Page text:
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Encyclopedia > Water cure
The Water Torture—Facsimile of a woodcut in J. Damhoudère's Praxis Rerum Criminalium, Antwerp, 1556.
The Water Torture—Facsimile of a woodcut in J. Damhoudère's Praxis Rerum Criminalium, Antwerp, 1556.

Water cure (also known as water torture) is a form of torture which is intended to make the subject feel the sensation of drowning. In the most common variation, the torturer pours water down the throat of the subject to inflict the terror of drowning, without causing the subject to drown. The victim also experiences the pain of stomach distention, and water intoxication. In another variation, the subject is tied or held down in a chair, his face is covered with a cloth or plastic sheet, and water is poured slowly or quickly over his face to encourage him to talk (see "waterboarding" for more detail). Image File history File links Download high resolution version (1424x1895, 118 KB)The Water Torture. ... Image File history File links Download high resolution version (1424x1895, 118 KB)The Water Torture. ... Water torture is torture using water, which can take several forms. ... The word torture is commonly used to mean the infliction of pain to break the will of the victim(s). ... In anatomy, the stomach (in ancient Greek στόμαχος) is an organ of the gastrointestinal tract involved in the second phase of digestion, following mastication. ... Water intoxication (also known as hyperhydration or water poisoning) is a potentially fatal disturbance in brain function that results when the normal balance of electrolytes in the body is pushed outside of safe limits by a very rapid intake of water. ... Painting of waterboarding from Cambodias Tuol Sleng Prison Waterboarding is a form of torture[1][2][3][4] which is used to obtain information, coerce confessions, and for punishment and intimidation. ...


Often the victim has his nose closed with pincers and a funnel forced into his mouth. The victim has to drink all the water (or other liquids such as bile or urine) poured into the funnel to avoid drowning. The stomach fills until near bursting, and is sometimes beaten until the victim vomits and the torture starts over. Human nose in profile A typical bulbous human nose Anatomically, a nose is a protuberance in vertebrates that houses the nostrils, or nares, which admit and expel air for respiration. ... A typical kitchen funnel. ... Water is a chemical substance that is essential to all known forms of life. ... A liquid will usually assume the shape of its container. ... Vomiting (or emesis) is the forceful expulsion of the contents of ones stomach through the mouth. ...

Contents

Historical uses

France

Marquise of Brinvilliers being tortured.
Marquise of Brinvilliers being tortured.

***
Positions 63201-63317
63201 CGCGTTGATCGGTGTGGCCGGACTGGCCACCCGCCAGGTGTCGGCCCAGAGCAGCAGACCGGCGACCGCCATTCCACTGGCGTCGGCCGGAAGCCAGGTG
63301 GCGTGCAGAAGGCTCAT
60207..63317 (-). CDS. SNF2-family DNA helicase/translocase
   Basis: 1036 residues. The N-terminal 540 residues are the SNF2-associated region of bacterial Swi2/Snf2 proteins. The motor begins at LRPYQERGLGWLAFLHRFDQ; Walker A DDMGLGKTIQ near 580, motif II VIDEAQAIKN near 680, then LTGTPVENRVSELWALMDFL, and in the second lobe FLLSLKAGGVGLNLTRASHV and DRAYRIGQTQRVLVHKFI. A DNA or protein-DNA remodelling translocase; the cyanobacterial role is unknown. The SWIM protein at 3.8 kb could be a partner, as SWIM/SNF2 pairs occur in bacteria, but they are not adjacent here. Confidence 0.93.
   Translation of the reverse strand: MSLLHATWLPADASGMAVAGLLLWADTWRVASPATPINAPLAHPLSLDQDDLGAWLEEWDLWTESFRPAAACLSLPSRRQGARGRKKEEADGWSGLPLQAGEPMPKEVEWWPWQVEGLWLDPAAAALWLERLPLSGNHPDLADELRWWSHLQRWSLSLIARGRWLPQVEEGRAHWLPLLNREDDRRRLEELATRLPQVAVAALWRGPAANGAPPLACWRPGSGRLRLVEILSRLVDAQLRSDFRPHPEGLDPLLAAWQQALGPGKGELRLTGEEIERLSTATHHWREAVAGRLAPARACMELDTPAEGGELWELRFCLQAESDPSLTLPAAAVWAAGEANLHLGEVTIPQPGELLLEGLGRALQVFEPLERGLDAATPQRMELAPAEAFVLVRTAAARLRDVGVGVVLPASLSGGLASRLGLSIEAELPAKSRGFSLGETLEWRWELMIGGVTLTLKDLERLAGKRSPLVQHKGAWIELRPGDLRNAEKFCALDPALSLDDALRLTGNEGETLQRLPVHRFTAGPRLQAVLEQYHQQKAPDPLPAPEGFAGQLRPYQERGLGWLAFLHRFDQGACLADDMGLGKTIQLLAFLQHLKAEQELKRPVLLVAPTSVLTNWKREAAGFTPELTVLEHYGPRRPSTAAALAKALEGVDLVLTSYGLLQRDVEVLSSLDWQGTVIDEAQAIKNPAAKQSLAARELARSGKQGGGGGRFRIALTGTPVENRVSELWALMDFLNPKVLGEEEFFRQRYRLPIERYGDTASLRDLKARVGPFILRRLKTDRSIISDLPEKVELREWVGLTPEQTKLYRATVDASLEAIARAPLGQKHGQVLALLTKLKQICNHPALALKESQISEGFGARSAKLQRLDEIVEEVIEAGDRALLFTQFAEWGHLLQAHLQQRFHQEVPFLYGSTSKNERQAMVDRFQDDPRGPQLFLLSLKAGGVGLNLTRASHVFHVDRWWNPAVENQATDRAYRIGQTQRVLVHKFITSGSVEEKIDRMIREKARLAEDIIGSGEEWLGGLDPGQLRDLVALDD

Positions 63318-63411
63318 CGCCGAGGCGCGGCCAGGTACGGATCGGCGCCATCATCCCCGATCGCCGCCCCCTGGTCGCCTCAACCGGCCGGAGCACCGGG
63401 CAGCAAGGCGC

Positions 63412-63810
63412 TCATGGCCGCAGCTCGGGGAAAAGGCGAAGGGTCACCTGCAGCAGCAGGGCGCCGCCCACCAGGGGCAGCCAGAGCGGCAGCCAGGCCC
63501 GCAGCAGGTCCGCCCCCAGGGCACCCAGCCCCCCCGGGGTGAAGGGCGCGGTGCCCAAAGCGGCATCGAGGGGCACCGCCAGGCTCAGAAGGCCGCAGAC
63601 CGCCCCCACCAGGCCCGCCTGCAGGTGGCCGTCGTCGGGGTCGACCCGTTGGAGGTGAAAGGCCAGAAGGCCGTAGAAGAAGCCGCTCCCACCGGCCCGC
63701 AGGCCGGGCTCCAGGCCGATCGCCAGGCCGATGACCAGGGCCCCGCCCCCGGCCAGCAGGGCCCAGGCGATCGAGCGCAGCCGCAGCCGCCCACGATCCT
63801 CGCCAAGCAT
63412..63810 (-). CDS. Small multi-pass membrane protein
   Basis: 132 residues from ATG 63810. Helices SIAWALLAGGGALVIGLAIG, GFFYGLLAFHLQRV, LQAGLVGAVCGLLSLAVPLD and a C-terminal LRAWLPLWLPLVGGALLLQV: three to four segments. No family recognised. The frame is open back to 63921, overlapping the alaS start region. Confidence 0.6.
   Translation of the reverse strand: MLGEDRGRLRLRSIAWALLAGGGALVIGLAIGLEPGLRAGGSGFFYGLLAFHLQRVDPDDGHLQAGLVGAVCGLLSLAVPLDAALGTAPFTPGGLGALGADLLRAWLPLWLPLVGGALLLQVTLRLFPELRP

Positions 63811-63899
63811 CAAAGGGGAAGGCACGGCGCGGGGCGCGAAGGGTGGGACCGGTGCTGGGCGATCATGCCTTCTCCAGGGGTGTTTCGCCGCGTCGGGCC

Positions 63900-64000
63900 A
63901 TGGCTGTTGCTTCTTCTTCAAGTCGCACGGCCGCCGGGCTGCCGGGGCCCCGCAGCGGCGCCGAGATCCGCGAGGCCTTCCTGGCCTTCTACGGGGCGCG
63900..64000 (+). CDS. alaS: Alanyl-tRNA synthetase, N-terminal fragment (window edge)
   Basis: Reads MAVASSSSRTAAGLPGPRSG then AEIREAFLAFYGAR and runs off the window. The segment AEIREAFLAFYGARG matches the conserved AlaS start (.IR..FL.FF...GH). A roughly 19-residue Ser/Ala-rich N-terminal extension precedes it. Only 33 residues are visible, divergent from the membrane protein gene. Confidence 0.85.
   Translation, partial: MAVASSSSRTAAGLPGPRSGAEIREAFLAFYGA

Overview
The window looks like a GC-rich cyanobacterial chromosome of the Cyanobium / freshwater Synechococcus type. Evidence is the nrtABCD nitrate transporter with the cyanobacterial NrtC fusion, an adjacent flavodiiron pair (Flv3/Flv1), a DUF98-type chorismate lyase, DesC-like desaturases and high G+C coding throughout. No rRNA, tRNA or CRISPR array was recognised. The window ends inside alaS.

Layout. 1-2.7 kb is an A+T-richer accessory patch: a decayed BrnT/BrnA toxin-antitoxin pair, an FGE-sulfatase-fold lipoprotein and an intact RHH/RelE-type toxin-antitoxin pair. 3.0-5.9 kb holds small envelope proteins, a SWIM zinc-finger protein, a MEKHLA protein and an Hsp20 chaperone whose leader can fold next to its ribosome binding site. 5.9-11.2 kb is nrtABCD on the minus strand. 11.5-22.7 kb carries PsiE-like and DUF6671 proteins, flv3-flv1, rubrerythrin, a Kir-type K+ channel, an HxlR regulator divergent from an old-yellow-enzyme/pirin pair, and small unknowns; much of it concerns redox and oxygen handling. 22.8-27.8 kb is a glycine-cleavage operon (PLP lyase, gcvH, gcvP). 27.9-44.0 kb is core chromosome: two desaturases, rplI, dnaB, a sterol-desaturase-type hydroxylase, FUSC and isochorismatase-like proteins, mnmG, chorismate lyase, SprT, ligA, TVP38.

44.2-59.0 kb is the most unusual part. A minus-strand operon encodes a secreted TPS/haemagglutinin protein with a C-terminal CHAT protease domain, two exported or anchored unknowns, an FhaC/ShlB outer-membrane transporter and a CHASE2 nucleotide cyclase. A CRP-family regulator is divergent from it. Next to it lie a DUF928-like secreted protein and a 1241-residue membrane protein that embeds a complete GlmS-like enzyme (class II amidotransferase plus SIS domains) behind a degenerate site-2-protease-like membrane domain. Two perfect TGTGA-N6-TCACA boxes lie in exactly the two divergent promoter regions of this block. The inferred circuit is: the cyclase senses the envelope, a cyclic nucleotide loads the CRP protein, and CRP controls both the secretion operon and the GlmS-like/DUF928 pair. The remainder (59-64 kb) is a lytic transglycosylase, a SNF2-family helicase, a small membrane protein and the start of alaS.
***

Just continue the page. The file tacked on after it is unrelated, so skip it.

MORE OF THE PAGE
This form of torture was used extensively and legally by the courts of France during the 17th and 18th centuries. It was known as being put to "the question", with the ordinary question consisting of eight pints (perhaps 4.5 litres) of water forced into the stomach, and the extraordinary question consisting of sixteen pints (perhaps 9 litres). The true case of the Marquise of Brinvilliers, tortured in this fashion, was reported in fiction by Arthur Conan Doyle in "The Leather Funnel" and by Alexandre Dumas, père in "The Marquise de Brinvilliers". More recently, water cure was used by the French military on Algerian prisoners during Algerian war of independence. Image File history File links Download high resolution version (958x883, 225 KB) Marquise de Brinvilliers being tortured Source: scanned myself File links The following pages link to this file: Marie-Madeleine-Marguerite dAubray, Marquise de Brinvilliers ... Image File history File links Download high resolution version (958x883, 225 KB) Marquise de Brinvilliers being tortured Source: scanned myself File links The following pages link to this file: Marie-Madeleine-Marguerite dAubray, Marquise de Brinvilliers ... (16th century - 17th century - 18th century - more centuries) As a means of recording the passage of time, the 17th century was that century which lasted from 1601-1700. ... (17th century - 18th century - 19th century - more centuries) As a means of recording the passage of time, the 18th century refers to the century that lasted from 1701 through 1800. ... The pint is a unit of volume or capacity. ... The litre or liter (U.S. spelling, see spelling differences) is a unit of volume. ... Marquise de Brinvilliers being tortured Marie-Madeleine-Marguerite dAubray, Marquise de Brinvilliers (1630-1676) was a French poisoner. ... Sir Arthur Conan Doyle, DL (22 May 1859 – 7 July 1930) was a Scottish author most noted for his stories about the detective Sherlock Holmes, which are generally considered a major innovation in the field of crime fiction, and the adventures of Professor Challenger. ... Alexandre Dumas, père, born Dumas Davy de la Pailleterie (July 24, 1802 – December 5, 1870) was a French writer, best known for his numerous historical novels of high adventure which have made him one of the most widely read French authors in the world. ... Combatants FLN (1954-62) MNA (1954-62) France (1954-62) FAF (1960-61) OAS (1961-62) Commanders Ferhat Abbas Hocine Aït Ahmed Ahmed Ben Bella Krim Belkacem Larbi Ben MHidi Rabah Bitat Mohamed Boudiaf Messali Hadj Pierre Mendès-France General Jacques Massu General Maurice Challe Charles de...